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Surprises in Analyses with Incompatible Modes Elements

The incompatible modes elements have been widely used in practical finite element analysis for many years. In ADINA, the 4-node 2D solid, 8-node 3D solid, and MITC4 shell elements allow the use of incompatible modes as an option, and in fact the incompatible modes option was made the default several years ago.

While it is known that the elements can display unphysical behavior in analyses modeling very large strains, we have now found that meshes of incompatible modes elements can also contain spurious modes in rather simple nonlinear analyses. Indeed, it is only necessary that these elements be geometrically nonlinear under small displacement and small strain conditions and that the elements have large aspect ratio.

The objective in this Brief is to give the results of some illustrative analyses showing this surprising behavior. The theoretical explanation of this behavior and further analysis results are given in the reference.

As a simple example, consider the two-dimensional problem shown in Figure 1. Although a large displacement/small strain formulation is employed, the model is subjected to only numerically small displacements, as shown.

Figure 1  Schematic of two-dimensional problem considered

A frequency analysis is performed after the displacement is applied, and it is found that the first eigenvalue is negative. The corresponding mode shape is shown in Figure 2, along with the modal longitudinal stresses. Clearly this mode is spurious.

Figure 2  Two-dimensional problem: mode shape of first eigenvalue

As a more practical example, consider the analysis of the power screw thread shown in Figures 3 and 4. The material of the power screw is idealized as an elastic-plastic material with bilinear isotropic hardening.  The nut is idealized as rigid, and frictionless contact is assumed between the screw and the nut.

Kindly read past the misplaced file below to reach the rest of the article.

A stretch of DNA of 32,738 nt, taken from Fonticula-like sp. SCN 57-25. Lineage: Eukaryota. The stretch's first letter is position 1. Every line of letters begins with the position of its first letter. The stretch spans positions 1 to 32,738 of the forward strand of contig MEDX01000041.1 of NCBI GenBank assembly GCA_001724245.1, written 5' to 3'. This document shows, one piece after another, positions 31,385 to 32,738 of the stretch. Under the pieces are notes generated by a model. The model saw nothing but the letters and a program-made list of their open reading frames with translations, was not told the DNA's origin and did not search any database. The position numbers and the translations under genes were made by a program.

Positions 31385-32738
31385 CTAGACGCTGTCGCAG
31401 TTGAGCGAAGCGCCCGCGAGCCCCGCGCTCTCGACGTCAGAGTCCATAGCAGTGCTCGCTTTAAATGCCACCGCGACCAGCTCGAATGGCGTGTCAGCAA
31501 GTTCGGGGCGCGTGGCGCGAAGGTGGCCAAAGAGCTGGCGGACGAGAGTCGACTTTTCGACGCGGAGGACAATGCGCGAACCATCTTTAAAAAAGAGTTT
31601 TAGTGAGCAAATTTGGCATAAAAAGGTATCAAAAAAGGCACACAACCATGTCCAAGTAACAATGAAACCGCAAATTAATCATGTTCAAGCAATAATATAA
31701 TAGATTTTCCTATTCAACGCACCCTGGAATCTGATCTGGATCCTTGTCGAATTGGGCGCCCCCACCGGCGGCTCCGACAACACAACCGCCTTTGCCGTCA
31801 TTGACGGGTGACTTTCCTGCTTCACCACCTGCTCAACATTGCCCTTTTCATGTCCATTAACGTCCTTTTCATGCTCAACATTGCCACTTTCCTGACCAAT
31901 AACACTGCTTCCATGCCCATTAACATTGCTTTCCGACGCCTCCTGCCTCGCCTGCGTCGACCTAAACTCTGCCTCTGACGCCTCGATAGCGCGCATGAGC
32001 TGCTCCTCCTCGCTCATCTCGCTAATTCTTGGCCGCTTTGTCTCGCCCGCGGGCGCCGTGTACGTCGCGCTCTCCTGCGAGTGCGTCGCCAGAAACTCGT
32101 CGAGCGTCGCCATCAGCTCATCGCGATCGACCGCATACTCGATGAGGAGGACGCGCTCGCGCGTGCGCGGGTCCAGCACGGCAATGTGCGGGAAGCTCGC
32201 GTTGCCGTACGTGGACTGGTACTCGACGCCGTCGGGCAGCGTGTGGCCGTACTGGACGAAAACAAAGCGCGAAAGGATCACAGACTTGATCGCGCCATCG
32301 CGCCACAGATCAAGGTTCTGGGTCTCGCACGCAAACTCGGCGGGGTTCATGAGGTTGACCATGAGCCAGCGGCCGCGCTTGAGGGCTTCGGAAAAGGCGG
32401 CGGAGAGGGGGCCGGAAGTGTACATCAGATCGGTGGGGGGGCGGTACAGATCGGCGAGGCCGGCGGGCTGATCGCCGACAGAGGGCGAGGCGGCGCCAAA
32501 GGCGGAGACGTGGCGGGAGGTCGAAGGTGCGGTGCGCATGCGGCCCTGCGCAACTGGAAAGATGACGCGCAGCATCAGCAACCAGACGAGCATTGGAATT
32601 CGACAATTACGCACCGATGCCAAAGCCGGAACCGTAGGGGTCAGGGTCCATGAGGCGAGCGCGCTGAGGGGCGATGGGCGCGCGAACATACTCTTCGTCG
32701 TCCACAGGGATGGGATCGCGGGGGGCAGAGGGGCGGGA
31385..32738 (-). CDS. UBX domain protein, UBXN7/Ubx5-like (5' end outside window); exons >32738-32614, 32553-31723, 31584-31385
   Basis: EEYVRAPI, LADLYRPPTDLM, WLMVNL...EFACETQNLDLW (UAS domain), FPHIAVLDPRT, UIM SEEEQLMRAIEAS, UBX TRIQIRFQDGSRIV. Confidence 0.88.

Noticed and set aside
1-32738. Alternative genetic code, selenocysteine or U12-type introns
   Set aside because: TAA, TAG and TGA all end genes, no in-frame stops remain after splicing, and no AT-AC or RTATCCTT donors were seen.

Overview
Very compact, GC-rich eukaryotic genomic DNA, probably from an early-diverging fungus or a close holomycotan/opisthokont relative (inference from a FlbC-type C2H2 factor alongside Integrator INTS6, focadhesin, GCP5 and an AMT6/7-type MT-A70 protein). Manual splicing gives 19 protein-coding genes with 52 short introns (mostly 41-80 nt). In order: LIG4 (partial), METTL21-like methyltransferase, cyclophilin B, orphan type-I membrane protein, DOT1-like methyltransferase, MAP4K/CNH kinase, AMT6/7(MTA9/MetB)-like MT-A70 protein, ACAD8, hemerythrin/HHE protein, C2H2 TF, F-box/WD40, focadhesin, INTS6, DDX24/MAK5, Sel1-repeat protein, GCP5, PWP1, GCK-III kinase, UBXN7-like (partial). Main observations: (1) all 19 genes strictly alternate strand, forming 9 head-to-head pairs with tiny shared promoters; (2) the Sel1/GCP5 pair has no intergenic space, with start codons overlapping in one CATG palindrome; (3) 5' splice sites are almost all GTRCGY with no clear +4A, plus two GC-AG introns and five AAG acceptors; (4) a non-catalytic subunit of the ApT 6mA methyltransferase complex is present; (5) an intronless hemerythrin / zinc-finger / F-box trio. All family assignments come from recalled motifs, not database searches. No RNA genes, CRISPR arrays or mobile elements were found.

Figure 3  Schematic of power screw and detail of thread


Figure 4  Finite element mesh of the power screw thread

A mesh of 8-node incompatible modes elements is used, along with a few 6-node prism elements, and the large displacement/small strain formulation is employed. Notice that the pitch of the thread is included in the mesh. The aspect ratio of the elements in the thread is quite large, with the elements much longer in the tangential direction than in the other directions. However, it would lead to a very inefficient solution if a mesh with good aspect ratio elements were used for this geometry and hence meshes with long slender elements are used.

An axial prescribed displacement is applied to the screw, and the thread of the screw contacts the thread groove of the nut.

When the threads come into contact, a plastic zone forms at the fillet between the screw thread and the screw. On further loading, a spurious mode is triggered. The movie above shows the effective stresses, and the spurious mode is obvious. Notice that the displacements remain small throughout the solution.

This element behavior came as a surprise and we believe that therefore these elements should only be used with great care in nonlinear situations. Since our program development philosophy is that reliability of the analysis results is of primary importance, the incompatible modes option is no longer the default in ADINA from version 9.0.2.


  • T. Sussman and K.J. Bathe, "Spurious modes in geometrically nonlinear small displacement finite elements with incompatible modes", Computers & Structures, 140:14-22, 2014.

Incompatible modes elements, spurious mode, geometrically nonlinear, small strains, small displacements

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